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The Wire should tell you everything you need to know

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Also, no one has commented on the employment aspect in Baltimore. Is it growing in any way? What sort of industries are around the area? What's the start-up scene like? Are tehre spin-offs from Hopkins or other Unis in the area? I see lots of listing for HVAC stuff, but I don't know crap about that, nor am I interested in it. Should I just say screw it and work as a consultant "gun for hire" and maybe go back to school for an MBA?Lots of questions...

Baltimore itself has Johns Hopkins and the U of Maryland medical and law schools. The main U of Maryland campus is in College Park, which is a DC suburb. There's an art museum up by the Hopkins undergrad campus. Goddard Spaceflight Center isn't far and Ft. Meade is the HQ of the NSA and other intelligence agencies. Basically there's lots of government contractors or one flavor or another floating around.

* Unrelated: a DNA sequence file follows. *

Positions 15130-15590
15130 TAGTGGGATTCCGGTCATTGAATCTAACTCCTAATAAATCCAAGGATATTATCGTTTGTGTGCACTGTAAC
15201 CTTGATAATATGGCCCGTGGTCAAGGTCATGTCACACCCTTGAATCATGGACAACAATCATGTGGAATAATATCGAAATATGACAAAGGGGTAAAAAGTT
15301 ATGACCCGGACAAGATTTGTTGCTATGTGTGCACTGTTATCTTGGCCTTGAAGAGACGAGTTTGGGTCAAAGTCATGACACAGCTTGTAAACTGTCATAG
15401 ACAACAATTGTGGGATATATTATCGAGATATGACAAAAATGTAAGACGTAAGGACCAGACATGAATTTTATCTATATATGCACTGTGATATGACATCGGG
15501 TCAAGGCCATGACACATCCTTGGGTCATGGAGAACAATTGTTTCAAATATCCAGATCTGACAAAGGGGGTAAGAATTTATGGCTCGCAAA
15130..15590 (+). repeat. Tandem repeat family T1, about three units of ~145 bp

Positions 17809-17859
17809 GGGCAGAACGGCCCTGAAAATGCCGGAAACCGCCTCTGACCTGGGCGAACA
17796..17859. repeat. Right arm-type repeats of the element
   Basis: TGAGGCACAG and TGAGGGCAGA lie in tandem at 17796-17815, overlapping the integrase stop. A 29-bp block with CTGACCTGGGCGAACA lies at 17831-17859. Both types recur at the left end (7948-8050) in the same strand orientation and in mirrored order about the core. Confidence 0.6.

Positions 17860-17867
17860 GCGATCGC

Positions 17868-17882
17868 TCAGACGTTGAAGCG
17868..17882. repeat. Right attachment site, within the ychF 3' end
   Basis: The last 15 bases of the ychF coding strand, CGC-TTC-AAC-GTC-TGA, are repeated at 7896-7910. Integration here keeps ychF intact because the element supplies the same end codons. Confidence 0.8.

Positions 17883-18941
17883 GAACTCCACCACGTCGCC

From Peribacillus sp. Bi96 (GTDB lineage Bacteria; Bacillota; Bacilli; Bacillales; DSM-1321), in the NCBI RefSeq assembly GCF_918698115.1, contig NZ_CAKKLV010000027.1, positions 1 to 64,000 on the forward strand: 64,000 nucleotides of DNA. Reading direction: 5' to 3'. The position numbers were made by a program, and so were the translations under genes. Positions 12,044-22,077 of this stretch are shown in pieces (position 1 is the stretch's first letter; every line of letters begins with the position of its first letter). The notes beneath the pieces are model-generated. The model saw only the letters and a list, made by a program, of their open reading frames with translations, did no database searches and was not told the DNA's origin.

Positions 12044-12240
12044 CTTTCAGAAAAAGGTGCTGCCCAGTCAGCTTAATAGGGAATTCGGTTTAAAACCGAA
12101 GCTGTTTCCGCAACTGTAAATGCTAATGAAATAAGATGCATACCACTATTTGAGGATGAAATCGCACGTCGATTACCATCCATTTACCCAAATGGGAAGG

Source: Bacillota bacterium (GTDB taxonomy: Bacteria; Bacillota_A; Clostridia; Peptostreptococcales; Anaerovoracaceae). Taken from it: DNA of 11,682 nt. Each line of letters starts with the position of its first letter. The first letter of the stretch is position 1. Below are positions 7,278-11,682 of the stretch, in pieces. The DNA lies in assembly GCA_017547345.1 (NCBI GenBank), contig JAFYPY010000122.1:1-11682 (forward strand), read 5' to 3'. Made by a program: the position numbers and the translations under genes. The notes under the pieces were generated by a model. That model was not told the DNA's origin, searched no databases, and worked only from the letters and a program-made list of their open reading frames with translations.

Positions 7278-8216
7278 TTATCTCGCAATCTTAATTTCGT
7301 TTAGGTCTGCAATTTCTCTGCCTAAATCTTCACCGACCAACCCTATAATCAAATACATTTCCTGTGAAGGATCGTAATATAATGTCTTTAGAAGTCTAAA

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Also, check out Black and Decker for mechanical engineering product development work. They were bought by Stanley but still have a sizable presence here

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baltimore used to be a great american city. the afterglow has faded, i think. you may want to consider living in suburban DC or Philadelphia rather than living in B'more proper. your wife can commute easily to JH pretty easily, i think. the inner harbor isn't that special and it reminds me of the green zone in baghdad somehow.